Time Warner's proposed low bandwidth tiers are increasingly common usage rates for most users, particularly those that only occasionally use online music and video services, video chat services, online backup and file storage. It should be noted that TimeWarner/AOL offers all of these bandwidth hungry services [8] including radio and TV streaming via AOL, WinAMP and HBO, several download sites for movies/films, free 5GB file storage via Xdrive [9], and video chat services via UserPlane [10]. In short, Time Warner/AOL provides users many ways to exceed bandwidth limits simply using company services. And perhaps that's really part of the strategy, to encourage all subscribers seeking online content to consume as much as the possible from TW sources, but at an increased price. Once this market goal of altering reshaping consumer behavior is achieved we imagine that the bottleneck of the last mile will magically have been alleviated as well.

Incidentally, Time Warner did another two year trial [11] (2005-07) in San Diego in which they offered 75 channels of TV through subscriber's internet connections. The result? Time Warner determined that people really didn't want to watch TV on their PC's (or perhaps they didn't want to watch the same old content on their PC). This trial is significant because it shows that Time Warner can solve the 'last mile' delivery issue - when they want to.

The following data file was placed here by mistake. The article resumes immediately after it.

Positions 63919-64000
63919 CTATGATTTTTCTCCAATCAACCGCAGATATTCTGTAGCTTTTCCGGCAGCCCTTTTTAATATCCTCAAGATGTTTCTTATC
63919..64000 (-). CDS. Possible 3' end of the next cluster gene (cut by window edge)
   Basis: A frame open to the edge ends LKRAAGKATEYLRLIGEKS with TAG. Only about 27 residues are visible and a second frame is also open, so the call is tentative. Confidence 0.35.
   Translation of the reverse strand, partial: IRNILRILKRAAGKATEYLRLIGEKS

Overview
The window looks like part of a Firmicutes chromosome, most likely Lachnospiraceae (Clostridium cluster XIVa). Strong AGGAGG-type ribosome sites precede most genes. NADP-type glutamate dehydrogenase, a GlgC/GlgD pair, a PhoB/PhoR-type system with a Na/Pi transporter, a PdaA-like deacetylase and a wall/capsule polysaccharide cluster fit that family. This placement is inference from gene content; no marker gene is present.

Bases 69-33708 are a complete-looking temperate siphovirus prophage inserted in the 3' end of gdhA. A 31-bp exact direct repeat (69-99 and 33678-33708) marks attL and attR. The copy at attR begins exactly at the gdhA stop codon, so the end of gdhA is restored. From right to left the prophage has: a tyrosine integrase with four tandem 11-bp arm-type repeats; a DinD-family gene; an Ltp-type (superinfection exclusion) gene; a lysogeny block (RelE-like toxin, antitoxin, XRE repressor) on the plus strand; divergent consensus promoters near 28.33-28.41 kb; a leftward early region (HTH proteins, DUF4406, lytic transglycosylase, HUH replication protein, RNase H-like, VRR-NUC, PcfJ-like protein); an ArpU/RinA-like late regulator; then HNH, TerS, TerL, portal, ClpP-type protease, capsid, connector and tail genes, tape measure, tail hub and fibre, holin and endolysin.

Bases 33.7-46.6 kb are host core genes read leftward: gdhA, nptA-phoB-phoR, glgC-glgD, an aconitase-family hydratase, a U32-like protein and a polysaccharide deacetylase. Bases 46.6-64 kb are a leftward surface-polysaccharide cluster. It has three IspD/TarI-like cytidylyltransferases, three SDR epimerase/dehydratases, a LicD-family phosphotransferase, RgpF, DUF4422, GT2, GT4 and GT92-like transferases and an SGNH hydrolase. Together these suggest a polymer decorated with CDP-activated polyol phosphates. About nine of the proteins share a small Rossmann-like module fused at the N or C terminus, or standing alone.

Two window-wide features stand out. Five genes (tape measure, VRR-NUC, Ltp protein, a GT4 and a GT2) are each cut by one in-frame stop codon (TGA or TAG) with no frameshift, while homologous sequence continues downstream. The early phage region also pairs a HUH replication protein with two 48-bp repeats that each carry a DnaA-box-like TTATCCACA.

What happens when a traditionally vertically integrated company (Warner Brothers) is also a horizontally integrated beomouth like Time Warner/AOL?
A vertically integrated company controls the production and distribution of product all along the chain. A horizontally integrated company in turn, sells the same product (or a version of it) across several different markets that they have a controlling stake in. Time Warner is both, it produces music, film and TV through Warner Bros., and distributes it through it's own cable/broadcast TV channels and various internet outlets including AOL controlled subsidiaries. In the home, 12.8 million subscribers also pay TimeWarner for cable TV service, and many of those also pay to receive the additional services of internet access and internet telephony. What this means is that you can now pay Time Warner several times to receive the same product, especially if you're one of their internet subscribers now forced to pay additional hidden bandwidth charges.